PORT TOWNSEND — The Jefferson Museum of Art & History at 5 tonight will host an opening reception for the exhibit “Printed Word in Port Townsend: Literary Presses of the 1970s and ’80s.”
Following this evening’s opening reception, the exhibit can be viewed during regular business hours. The museum is open daily from 11 a.m. to 4 p.m.
Admission to the museum at 540 Water St. is $6 for adults, $5 for seniors and $1 for children.
The exhibit focuses on the explosion of literary activity that occurred in Port Townsend during those years and is aimed at preserving some of these stories, according to a news release. It presents a selection of publications by seven of the presses that were active in the 1970s and ’80s in Port Townsend.
They range from the Copper Canyon Press and Graywolf Press — now in Minneapolis — to the Empty Bowl, which focused on environmental issues with a bit of Buddhist influence.
Also represented are works from Dragons Gate Press and Rusty North’s Sagittarius Press.
A catalog of the exhibit will be available at the museum gift shop and on Amazon, according to the release.
Though the books on display are beautiful and contain wonderful writing, they don’t tell the whole story of the time when they were made, said Jenny Westdal, author of the catalog and co-curator of the exhibit with Becky Schurmann, Jefferson County Historical Society collection curator.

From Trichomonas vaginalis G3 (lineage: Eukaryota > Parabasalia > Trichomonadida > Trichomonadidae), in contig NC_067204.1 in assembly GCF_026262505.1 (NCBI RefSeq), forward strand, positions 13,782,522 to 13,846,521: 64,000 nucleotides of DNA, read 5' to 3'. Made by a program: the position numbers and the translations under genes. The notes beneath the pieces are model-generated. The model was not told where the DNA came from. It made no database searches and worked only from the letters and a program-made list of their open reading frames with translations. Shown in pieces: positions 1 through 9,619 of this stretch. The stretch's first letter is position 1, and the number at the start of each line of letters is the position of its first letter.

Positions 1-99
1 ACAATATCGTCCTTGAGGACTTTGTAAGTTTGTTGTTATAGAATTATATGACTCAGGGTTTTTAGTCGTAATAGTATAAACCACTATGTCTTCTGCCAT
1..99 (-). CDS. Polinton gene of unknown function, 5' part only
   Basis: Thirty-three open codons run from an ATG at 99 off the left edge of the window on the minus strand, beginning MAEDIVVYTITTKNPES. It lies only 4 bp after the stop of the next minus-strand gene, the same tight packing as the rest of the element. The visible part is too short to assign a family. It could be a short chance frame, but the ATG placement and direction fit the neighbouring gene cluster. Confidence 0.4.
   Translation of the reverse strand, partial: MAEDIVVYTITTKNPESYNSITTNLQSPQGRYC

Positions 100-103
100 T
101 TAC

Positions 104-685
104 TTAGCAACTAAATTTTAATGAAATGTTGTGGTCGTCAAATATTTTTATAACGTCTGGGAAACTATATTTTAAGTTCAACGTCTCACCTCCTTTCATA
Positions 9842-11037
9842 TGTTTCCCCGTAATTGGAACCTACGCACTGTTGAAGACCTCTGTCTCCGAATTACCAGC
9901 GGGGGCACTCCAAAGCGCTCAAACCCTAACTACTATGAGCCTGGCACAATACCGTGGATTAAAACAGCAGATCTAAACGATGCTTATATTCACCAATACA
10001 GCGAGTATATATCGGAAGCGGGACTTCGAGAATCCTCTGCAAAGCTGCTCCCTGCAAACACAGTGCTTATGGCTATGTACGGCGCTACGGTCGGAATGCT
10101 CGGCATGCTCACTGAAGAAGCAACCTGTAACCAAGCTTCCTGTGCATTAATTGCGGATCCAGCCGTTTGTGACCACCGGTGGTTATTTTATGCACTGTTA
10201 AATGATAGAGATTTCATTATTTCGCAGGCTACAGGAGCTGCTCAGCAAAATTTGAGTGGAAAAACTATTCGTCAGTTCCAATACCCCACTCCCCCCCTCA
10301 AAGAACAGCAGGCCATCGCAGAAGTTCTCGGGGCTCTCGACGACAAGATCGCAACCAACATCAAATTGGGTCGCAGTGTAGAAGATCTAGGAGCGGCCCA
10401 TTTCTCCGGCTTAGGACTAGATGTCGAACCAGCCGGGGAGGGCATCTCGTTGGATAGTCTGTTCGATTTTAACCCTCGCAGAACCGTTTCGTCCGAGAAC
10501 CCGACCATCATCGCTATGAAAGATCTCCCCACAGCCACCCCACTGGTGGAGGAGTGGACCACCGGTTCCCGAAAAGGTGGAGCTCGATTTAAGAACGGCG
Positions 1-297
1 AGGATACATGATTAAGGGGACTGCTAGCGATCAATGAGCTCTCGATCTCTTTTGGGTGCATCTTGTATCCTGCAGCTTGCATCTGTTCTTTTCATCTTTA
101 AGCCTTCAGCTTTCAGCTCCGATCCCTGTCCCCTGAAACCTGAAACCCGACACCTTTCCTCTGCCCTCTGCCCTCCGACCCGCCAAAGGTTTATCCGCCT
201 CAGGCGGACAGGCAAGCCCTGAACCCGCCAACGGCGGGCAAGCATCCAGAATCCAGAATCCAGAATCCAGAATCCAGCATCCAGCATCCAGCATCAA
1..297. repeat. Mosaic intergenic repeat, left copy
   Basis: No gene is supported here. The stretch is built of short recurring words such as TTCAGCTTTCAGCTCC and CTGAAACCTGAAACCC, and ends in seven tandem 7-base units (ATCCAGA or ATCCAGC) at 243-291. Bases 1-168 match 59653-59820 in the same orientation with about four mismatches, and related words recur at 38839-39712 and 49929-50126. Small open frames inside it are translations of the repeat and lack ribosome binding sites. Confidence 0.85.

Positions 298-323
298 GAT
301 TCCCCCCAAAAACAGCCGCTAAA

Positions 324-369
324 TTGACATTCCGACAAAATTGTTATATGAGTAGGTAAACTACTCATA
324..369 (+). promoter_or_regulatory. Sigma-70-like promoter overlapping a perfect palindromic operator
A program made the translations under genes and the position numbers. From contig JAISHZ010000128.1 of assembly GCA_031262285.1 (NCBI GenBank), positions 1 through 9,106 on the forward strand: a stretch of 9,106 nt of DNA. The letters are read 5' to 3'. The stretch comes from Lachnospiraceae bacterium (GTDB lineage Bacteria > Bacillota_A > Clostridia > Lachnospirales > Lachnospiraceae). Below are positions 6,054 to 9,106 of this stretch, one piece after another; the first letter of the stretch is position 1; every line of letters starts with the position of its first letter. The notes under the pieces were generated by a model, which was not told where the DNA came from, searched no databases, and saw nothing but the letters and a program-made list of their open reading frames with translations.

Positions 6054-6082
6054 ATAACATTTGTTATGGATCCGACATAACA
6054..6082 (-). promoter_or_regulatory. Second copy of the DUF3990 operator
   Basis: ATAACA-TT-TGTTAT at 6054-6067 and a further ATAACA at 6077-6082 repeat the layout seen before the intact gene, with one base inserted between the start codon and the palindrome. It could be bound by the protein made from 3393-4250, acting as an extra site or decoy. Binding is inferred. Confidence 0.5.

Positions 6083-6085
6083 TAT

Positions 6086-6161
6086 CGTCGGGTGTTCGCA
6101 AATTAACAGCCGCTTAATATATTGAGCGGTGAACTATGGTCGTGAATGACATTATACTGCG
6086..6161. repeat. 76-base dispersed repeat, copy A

“So much was happening then that I felt the only way to tell some of the background stories was to write a catalog,” Westdal said.
“When I arrived in Port Townsend in 1981, poetry was everywhere. … I wanted to preserve the stories I’d seen and heard of young, passionate people who were very content to live in poverty as long as they could write and publish poems.”
Some of the poetry was handprinted on antique letterpresses, creating another form of art in the process. Other arts and crafts went into creating the books such as hand binding, handmade paper, prints and drawings, and award-winning book design, according to the release.
Technological advancements in publishing have made it possible for the museum to create professional quality catalogs of their exhibits, something not possible in the recent past.
This is the first time the museum has created a book form catalog for an exhibit rather than simple pamphlets, according to the release.
“We used to do the [pamphlets] before, and now we can do nicer, higher-quality publications with more information because of desktop publishing,” said Marsha Moratti, Jefferson County Historical Society archivist.
“There’s always so much information that you learn when you’re doing the research for an exhibit that it’s frustrating because you can’t put it on the wall. Doing catalogs is just formatting it and putting it in one place instead of having it go in a file somewhere where it’s never seen again.”
For more information, visit www.jchsmuseum.org.